Mosquito Myths & Facts Sorting Out the Summer Buzzkill

Mosquito Myths & Facts Sorting Out the Summer Buzzkill

Protecting Yourself from Mosquitoes: What Works and What Doesn’t


Mosquitoes can be a big nuisance, leaving behind itchy bumps on the skin and potentially spreading serious diseases, such as West Nile virus[^1^]. To help us understand how to protect ourselves, we consulted Sam Telford III, a professor of infectious disease and global health at Tufts University[^1^]. Here’s what he has to say:

What Works and What Doesn’t

When it comes to deterring mosquitoes, some products are more effective than others. According to Telford, citronella is less effective compared to products like DEET[^1^]. Additionally, patio appliances that heat repellents to keep groups safe outdoors have been shown to be highly effective against different mosquito species[^1^].

However, wearables, such as bracelets or patches, are not effective in reducing mosquitoes’ attraction to humans[^1^]. So, while they may seem like a trendy accessory, don’t rely on them alone for protection.

Choosing the Right Clothing

Many people believe that wearing long sleeves and pants can help prevent mosquito bites. However, it’s important to note that mosquitoes can bite through tight-fitting clothing made of thin material[^1^]. Instead, opt for loose-fitting clothing treated with an insecticide like permethrin (0.5%)[^1^]. Be cautious with clothing that is still wet from treatment as it can be toxic to cats[^1^].

Insect Repellents

Using insect repellents is an effective way to protect yourself from mosquitoes and other insects. Look for products that contain active ingredients such as DEET, picaridin, IR3535, or oil of lemon eucalyptus[^1^]. These ingredients help repel mosquitoes and reduce the risk of bites.

When using repellents on children and infants, it’s crucial to read the label carefully. Certain products approved by the U.S. Environmental Protection Agency are safe to use on children as young as 2 months old[^1^]. However, for infants, investing in mosquito netting to cover their outdoor spaces, such as playpens or strollers, is advised by Telford[^1^].

Understanding Mosquito Behavior

It’s important to understand what attracts mosquitoes to humans and how to minimize the risks. Mosquitoes have a preference for humans with type O blood and are also attracted to higher body temperatures[^1^]. They have receptors in their antennae that can detect specific chemicals in human sweat, making some people more attractive targets.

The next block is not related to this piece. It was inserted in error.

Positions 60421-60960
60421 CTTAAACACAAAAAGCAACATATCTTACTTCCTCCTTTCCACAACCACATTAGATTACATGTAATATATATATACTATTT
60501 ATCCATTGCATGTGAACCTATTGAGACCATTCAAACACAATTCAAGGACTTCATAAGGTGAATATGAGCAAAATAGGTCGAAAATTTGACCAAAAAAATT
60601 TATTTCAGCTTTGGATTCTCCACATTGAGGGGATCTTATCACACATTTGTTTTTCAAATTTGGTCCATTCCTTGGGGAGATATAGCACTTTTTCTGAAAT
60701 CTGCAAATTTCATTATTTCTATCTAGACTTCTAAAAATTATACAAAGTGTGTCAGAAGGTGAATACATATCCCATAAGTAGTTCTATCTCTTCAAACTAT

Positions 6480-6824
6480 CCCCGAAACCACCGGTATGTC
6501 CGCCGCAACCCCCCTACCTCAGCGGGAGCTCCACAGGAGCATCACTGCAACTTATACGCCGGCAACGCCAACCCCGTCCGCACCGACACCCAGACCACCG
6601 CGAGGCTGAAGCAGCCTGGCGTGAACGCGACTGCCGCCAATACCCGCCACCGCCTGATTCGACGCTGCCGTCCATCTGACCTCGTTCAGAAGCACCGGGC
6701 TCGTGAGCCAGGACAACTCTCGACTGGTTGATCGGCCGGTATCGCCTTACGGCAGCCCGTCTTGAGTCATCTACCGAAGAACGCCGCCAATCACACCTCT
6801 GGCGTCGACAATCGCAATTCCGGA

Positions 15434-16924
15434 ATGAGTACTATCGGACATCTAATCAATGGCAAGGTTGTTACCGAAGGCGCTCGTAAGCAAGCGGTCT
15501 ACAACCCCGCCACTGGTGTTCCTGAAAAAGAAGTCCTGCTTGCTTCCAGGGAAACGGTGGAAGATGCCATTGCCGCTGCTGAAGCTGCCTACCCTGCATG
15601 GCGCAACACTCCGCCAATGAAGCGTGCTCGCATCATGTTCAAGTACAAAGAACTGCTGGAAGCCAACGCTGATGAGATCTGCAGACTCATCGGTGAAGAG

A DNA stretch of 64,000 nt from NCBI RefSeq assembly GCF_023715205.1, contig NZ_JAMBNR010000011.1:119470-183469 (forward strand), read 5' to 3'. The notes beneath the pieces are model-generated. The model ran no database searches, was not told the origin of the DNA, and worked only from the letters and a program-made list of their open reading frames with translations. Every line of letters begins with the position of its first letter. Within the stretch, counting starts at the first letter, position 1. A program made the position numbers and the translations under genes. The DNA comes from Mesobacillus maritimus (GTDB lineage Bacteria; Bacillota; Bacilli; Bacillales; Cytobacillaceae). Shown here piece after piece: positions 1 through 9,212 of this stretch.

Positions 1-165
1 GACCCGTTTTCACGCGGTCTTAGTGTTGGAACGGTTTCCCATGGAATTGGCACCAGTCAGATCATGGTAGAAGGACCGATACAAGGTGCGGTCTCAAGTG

Mosquitoes are also drawn to standing water, including upright buckets, uncovered trash barrels, and clogged roof gutters[^1^]. Female mosquitoes, which are smaller in size, are the ones to watch out for. They lay an average of 100 eggs at a time and can get infected with viruses and parasites when they bite an infected species[^1^]. They are more active during dusk hours, according to Telford[^1^].

To minimize mosquito breeding grounds, it’s essential to overturn buckets of water, cover barrels, and keep gutters and bird baths clean[^1^]. By eliminating stagnant water sources, you can significantly reduce the population of mosquitoes around your home.


Protecting yourself from mosquitoes should be a priority, especially during peak mosquito seasons. By using effective products like insect repellents with recommended active ingredients and wearing appropriate clothing, you can significantly reduce the risk of mosquito bites and potential diseases. Understanding mosquito behavior, such as their preference for certain blood types and standing water, will help you take necessary precautions to stay safe.

For more information on West Nile virus and mosquito-borne diseases, you can visit the U.S. Centers for Disease Control and Prevention (CDC) website[^1^]. Stay informed and stay protected!


[1] Tufts University. (2023, August 10). Protecting yourself against mosquitoes when it is peak time for West Nile virus. Retrieved from /infectious-disease-information-21/disease-prevention-news-361/protecting-yourself-against-mosquitoes-when-it-s-peak-time-for-west-nile-virus-764166.html